and
.

(2) The position-dependent properties

*d*
_{
k
}were given by

where *p*
_{
m
}is the PSAP at a mutated position calculated from equation (3).

(3) With respect to property

*k*, the distance

*r*
_{
k
}between the weighted property

*d*
_{
kn
}of a newly introduced amino acid

*n* and the mean of

*d*
_{
k
}was

where
and
are the mean and variance of *d*
_{
k
}, respectively, and were calculated as follows:
,
.

(4) A new vector *r* was then constructed using the 544 elements from Additional file 1. The software weka3.4 [54] was used to simplify the vector *r*, in which the evaluator CfsSubsetEvalwas selected. The redundant and low-contribution elements in vector *r* were removed. After these modifications, 50 elements remained and were included in the RD attribute set.

The second attribute set, MI, was used to define the status of a mutation position and consisted of 23 values. The first 20 elements were the PSAP values of the 20 amino acids in the mutation position calculated from equation (3). The 21

^{st} and 22

^{nd} elements were the PSAP values of the wild-type residue and the newly introduced residue, respectively. The 23

^{rd} value was the entropy (

*E*) [

55,

56] of amino acids in the mutation position and was calculated as follows:

where 20 is the number of amino acids, and *p*
_{
m
}is the PSAP value at the mutation position calculated from equation (3)

The third attribute set, IE, encoded the information surrounding the mutation position and consisted of 21 elements. The first 20 elements represented the PSAP values of the 20 amino acids and were calculated from equation

(3), and the last element represented entropy and was calculated from equation

(8). Residues in the immediate vicinity of the mutation carried more significance with respect to the mutation. Therefore, a significance coefficient was assigned to each residue in proximity to the mutation. The element of IE was then calculated as follows:

where *i* is the mutation position, *f* is the number of residues located to the left or right of the mutation position, and *a* represents one element of IE from 1 to 21. If the value of *a* is between 1 and 20, *y*
_{(i+m)a
}is *p*
_{
a
}in the position of *i* + *m* calculated from equation (3). However, if the value of *a* is 21, *y*
_{(i+m)a
}is the entropy *E*
_{i+m}calculated from equation (8). Furthermore, if the mutation is located at the N-terminal position (*i* + *m* > *l*) or at the C-terminal position, then *y*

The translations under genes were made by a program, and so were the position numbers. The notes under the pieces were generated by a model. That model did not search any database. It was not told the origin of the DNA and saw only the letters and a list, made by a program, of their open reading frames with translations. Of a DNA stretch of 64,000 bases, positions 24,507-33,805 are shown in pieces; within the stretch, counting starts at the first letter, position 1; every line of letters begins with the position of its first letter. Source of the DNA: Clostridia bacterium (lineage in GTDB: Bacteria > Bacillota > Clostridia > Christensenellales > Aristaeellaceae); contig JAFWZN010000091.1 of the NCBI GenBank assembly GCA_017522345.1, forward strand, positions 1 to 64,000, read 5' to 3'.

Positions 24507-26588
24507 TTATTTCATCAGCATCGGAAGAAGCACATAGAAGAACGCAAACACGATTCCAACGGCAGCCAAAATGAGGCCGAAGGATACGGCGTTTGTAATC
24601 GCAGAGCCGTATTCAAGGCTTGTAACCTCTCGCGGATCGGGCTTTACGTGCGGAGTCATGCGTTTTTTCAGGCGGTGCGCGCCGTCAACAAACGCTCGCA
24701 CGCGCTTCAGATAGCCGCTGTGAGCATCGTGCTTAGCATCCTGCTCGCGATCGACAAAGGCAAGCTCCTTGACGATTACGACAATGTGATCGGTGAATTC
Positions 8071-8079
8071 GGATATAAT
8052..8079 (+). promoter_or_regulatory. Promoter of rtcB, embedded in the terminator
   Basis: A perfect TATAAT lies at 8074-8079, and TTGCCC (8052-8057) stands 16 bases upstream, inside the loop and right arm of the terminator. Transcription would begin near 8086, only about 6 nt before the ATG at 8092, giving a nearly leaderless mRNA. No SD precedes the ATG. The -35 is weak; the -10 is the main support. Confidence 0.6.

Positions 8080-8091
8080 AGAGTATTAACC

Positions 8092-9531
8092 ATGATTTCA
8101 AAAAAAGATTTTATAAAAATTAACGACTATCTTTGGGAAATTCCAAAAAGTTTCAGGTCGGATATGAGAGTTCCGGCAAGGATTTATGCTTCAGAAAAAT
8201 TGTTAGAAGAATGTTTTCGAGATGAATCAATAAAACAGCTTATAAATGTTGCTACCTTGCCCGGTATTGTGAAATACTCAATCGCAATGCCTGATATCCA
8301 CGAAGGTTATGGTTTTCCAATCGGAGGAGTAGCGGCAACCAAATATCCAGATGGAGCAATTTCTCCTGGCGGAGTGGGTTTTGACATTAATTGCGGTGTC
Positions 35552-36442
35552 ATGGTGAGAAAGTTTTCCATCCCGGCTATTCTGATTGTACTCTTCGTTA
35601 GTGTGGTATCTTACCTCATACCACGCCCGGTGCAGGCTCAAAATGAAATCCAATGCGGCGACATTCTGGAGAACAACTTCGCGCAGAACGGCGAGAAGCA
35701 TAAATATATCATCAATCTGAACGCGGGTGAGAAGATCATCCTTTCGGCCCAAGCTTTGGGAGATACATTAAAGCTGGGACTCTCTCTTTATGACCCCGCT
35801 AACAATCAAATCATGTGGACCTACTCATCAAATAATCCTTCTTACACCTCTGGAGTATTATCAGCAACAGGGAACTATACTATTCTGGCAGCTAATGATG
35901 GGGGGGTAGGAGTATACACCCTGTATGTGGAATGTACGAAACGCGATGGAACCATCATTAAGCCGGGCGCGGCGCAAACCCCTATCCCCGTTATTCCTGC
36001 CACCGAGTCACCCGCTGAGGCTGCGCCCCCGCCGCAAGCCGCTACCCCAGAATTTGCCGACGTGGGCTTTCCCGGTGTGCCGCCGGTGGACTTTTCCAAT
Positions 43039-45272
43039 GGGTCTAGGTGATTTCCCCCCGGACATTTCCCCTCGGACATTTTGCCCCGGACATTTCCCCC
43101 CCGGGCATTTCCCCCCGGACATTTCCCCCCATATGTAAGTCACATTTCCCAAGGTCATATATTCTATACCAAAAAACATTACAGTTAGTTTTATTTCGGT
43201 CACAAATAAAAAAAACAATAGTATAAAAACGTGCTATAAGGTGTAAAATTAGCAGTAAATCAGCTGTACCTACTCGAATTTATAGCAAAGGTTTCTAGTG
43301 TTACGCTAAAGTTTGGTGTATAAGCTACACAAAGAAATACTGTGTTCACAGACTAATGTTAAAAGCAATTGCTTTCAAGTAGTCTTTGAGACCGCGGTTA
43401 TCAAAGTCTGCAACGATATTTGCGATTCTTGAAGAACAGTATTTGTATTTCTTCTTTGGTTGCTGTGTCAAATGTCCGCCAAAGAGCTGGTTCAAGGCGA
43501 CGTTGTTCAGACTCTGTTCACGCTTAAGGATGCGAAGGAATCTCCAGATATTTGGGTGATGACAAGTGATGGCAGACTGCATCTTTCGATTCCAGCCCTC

_{(i+m)a
}is *y*
_{
la
}or *y*
_{
la
}, respectively, where *l* is the number of residues in the protein.

### Support vector machine

The SVM is a classifier seeking an optimal hyperplane to separate two classes of samples. SVM uses kernel functions to map original data to a feature space of higher dimensions and locates an optimal separating hyperplane. For SVM implementation, we used LIBSVM [57] with a Radial Basis Function (RBF kernel function) *K*(*x*
_{
i
}, *x*
_{
j
}) = exp(-*G*||*x*
_{
i
}- *x*
_{
j
}||^{2}). The parameter was selected with the LIBSVM parameter selection tool.

### Scoring the performance

The proteins in the dataset were randomly divided into 20 subsets. For each individual test, the mutations in one of the 20 sub-datasets were used as the test set and the others in the 19 subsets were combined to form a training set. The procedure was repeated 20 times so that each sample was used exactly once for testing and training. We defined disease-associated nsSNPs as positive and neutral nsSNPs as negative. In this work, we adopted sensitivity, specificity, overall accuracy(Q2) and Matthews correlation coefficient(MCC) to score the performance of the corresponding method:

where TP is the number of true positives, TN is the number of true negatives, FP is the number of false positives, and FN is the number of false negatives. Because there was an obvious disparity in the number of positive samples and negative samples in the dataset, MCC combined both the sensitivity and the specificity of the predictor and should be selected as the main score among the six scores in the evaluation [20, 21, 41, 42].